Dan Olivo has been immersed in the performing arts since birth. His parents, both Italian actors, met when his mother auditioned for a play at the theatre company his father founded. Sitting in on his parents’ rehearsals as a young kid, Dan developed a sharp awareness of his surroundings—& he liked what he saw. “My mom said I would sit in the audience—I was four years old—& she said that when an actor would miss a line or a cue, I would say, ‘Hey, they messed up, they screwed up.’ … I think anytime you watch your parents do something, there’s an interest. From then on, I had an interest in the arts.” I sat down with Dan at The SmokeHouse, a vintage lounge in Burbank, & he shared a bit of his story with me: how his parents got him an agent at a young age; how he lost interest in acting during his teenage years & “just kind of wanted to be a kid”; how he took up saxophone & pursued a music major at Cal State Northridge; &, ultimately, how he dropped out of school to study with Milton Katselas because he’d caught the acting bug again. Now, Dan has put his eggs in a lot of different baskets in order to keep the arts a centerpiece in his life—something that’s not uncommon for LA actors & singers. What’s uncommon about Dan is the self-awareness & wisdom I discovered as he shared some of the challenges & joys of his creative walk. Enjoy listening in as we chat about how technology has changed the acting world, what it’s like to play the lead versus a costar/guest star, his pet peeves about music today, & what my “type” would be if I (as in, me, Alma Cook) decided to take up acting. “The biggest obstacle for actors is confidence that you’re enough. You don’t have to be like, ‘Well, I want to be like George Clooney or I want to be like, you know, Bradley Cooper.’ You’re you. You’re enough. So be the best you you can be. Can you learn from those guys? Definitely. But there’s only one you.” Dan’s advice for young actors * Take an acting class. This will build your confidence & your skills as you consistently study your craft, and being in a room with other actors is a wonderful networki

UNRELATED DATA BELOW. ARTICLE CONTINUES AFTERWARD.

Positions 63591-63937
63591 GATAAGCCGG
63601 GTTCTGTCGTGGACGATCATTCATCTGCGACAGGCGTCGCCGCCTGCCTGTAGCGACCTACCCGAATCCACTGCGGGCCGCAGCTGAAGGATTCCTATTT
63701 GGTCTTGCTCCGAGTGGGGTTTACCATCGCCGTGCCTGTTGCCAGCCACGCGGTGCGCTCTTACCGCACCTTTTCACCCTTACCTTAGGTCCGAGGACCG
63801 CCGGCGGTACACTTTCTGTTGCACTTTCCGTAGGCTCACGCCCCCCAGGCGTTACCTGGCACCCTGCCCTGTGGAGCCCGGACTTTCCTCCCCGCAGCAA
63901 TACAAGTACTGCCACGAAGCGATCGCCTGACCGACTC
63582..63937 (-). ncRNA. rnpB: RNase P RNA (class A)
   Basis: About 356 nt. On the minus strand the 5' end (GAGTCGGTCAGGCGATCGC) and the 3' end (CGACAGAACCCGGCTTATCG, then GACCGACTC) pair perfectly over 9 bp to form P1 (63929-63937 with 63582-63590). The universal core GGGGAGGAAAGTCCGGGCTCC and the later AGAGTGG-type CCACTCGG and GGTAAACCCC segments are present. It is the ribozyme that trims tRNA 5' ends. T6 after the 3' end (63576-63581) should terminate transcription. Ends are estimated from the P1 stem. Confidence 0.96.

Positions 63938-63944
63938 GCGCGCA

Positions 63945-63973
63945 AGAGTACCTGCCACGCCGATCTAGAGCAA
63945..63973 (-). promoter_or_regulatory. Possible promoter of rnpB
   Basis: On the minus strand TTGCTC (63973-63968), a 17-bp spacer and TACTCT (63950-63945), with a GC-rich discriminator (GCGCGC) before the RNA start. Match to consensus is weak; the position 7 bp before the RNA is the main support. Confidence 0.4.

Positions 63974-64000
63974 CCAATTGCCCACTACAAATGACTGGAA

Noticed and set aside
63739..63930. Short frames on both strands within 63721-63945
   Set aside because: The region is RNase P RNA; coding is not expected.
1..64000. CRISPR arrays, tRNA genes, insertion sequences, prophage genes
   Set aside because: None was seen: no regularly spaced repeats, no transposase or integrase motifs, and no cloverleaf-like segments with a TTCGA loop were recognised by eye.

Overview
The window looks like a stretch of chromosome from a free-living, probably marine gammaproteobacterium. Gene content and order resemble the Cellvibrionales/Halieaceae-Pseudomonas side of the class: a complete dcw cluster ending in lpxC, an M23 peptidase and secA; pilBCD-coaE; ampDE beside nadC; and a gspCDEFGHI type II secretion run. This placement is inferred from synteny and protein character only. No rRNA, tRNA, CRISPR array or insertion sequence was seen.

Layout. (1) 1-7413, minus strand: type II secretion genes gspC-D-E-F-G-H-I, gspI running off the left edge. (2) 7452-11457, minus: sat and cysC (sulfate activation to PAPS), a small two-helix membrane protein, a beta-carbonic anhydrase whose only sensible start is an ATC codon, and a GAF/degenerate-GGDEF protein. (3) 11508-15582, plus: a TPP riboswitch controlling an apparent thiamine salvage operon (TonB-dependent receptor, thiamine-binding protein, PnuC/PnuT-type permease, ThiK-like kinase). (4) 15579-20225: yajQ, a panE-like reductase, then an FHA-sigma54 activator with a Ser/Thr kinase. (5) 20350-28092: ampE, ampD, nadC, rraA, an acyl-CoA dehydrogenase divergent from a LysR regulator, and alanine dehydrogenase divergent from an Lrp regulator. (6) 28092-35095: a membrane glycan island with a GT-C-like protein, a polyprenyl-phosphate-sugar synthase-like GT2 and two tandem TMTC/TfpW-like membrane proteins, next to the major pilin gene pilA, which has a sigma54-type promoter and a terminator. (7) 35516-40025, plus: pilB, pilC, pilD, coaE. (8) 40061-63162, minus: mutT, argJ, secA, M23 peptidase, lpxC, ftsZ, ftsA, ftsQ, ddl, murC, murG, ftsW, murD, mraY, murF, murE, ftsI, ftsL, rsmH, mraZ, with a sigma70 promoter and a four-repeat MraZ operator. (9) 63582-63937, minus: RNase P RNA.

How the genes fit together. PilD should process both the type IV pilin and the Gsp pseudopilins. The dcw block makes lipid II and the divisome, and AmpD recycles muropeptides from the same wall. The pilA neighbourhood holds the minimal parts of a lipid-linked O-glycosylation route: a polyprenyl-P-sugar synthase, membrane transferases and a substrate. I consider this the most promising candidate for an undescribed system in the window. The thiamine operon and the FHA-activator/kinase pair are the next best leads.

8 minutes | Apr 26, 2017